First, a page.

The task of reconstructing Marawi, for example, presents a major opportunity to help dispel local distrust of the central government, or “imperial Manila”. Local Maranao should be given the leading voice in what to rebuild and how — say, the main mosque, which sustained considerable damage. Instead of housing the displaced in temporary shelters, as the government has done elsewhere after natural disasters, it could, as has been proposed, offer financial assistance for residents so they can immediately rebuild their homes.

Now would also be a good time to revive the peace process for Mindanao, already some two-decades old. It has stalled in recent years — causing, some MILF leaders have warned, younger Muslims to turn to terrorism.

In March 2014, the MILF and the Philippine government, then led by President Benigno Aquino III, signed a comprehensive agreement granting Muslim Mindanao much more regional and fiscal autonomy. But the legislation needed to make the deal effective has been languishing in Congress, held back by some legislators’ enduring distrust of the MILF and others’ concerns that the proposed bill would require amending the Constitution.

To kick-start the law, the Duterte government could capitalize on the good will that seems to have emerged recently among the various parties who rallied against the Islamist terrorists in Marawi. Mr. Duterte, who is from Mindanao, has supermajorities in both the Senate and the House of Representatives, and the leaders of both houses are from Mindanao as well.

This is an opportune moment also because the military’s image has been burnished, boosting trust in the government generally, including among its usual skeptics.

The reputation of the armed forces took a hit as the siege of Marawi dragged on and they repeatedly failed to meet the government’s deadlines for ending the face-off. But it got a lift, paradoxically, from Mr. Duterte’s much-dreaded declaration of martial law.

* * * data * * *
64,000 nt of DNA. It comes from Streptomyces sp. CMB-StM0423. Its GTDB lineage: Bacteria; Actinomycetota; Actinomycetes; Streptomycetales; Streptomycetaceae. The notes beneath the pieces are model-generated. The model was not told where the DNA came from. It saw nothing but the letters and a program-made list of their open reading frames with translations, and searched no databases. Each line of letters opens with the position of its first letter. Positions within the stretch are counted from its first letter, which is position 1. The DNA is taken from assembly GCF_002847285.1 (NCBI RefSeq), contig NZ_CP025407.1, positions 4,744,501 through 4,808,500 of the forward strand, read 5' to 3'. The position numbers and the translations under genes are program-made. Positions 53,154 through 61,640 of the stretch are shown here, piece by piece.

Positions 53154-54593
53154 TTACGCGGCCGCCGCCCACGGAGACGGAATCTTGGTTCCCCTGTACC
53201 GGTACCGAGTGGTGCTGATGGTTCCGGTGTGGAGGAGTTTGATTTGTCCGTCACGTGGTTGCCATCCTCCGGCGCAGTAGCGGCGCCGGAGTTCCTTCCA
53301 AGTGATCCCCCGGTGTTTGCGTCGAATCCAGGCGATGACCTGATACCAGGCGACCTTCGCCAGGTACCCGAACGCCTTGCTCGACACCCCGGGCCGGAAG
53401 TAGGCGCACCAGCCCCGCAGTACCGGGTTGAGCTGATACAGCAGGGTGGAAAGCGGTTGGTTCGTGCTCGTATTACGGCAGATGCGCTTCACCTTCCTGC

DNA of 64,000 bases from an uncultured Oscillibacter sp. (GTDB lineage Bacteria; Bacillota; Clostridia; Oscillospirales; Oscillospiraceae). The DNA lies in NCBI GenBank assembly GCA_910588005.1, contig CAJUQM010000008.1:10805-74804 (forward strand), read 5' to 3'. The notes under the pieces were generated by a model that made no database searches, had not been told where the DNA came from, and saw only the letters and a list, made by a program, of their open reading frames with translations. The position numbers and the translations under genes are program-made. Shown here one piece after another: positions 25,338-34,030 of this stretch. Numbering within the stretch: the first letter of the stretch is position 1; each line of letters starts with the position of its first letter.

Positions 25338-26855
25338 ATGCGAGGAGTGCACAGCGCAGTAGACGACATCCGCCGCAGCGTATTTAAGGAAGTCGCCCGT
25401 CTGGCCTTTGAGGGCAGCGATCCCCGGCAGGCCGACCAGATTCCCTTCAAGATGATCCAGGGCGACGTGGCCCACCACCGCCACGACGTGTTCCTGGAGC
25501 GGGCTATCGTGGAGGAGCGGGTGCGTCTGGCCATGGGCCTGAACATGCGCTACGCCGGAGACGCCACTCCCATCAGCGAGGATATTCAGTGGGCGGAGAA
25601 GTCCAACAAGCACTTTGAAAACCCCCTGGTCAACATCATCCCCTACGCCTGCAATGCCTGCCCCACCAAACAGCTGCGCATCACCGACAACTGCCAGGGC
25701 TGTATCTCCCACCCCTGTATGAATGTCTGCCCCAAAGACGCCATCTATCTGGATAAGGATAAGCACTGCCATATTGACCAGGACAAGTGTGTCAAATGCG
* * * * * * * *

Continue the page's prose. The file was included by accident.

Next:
That announcement sparked fears that the Philippines might slide back toward authoritarianism, as happened during martial rule under Ferdinand Marcos in the 1970s and ’80s. Mr. Duterte didn’t help matters by professing his admiration for Mr. Marcos, calling him the “brightest” president the Philippines has ever known. Yet under the command of the defense secretary, Mr. Lorenzana, also formally the “administrator of martial law”, the Philippine armed forces seem to have exercised those special powers with great restraint.

In fact, during his recent visit to the Philippines, the U.S. Defense Secretary James Mattis said, “I think the most important thing is, here’s an army that had to go in a fight like that, and they had not one human rights allegation against them with any credibility — not one”.

Military cooperation with the United States, the Philippines’s most important security partner, certainly has benefited, after being shaken by a series of intemperate, sometimes profane, statements by Mr. Duterte deriding the alliance. U.S. forces provided intelligence and surveillance during the fight to liberate Marawi, and the Philippine military chief said that assistance “tilted the balance” against the Islamist fighters.

The crisis in Marawi has also given a welcome boost to the Philippines’s relations with some of its Muslim neighbors, with their shared concern about Islamist terrorism bridging over their differences about other issues. After fighters from Malaysia and Indonesia joined the Islamic State-backed coalition that seized Marawi, those two countries joined the Philippines for the first time to conduct trilateral maritime and air patrols in the Sulu Sea — despite a dispute between the Philippines and Malaysia over Sabah, a Malaysian state that borders that sea.

The siege of Marawi, in other words, could restart the stalled peace process in Mindanao and bolster some of the Philippines’s delicate foreign relations. The city’s destruction may have given new urgency to the fight against Islamist terrorism in the Philippines, but it has also revealed the ways of tackling that task.

Malcolm Cook is a senior fellow at the ISEAS–Yusof Ishak Institute, in Singapore.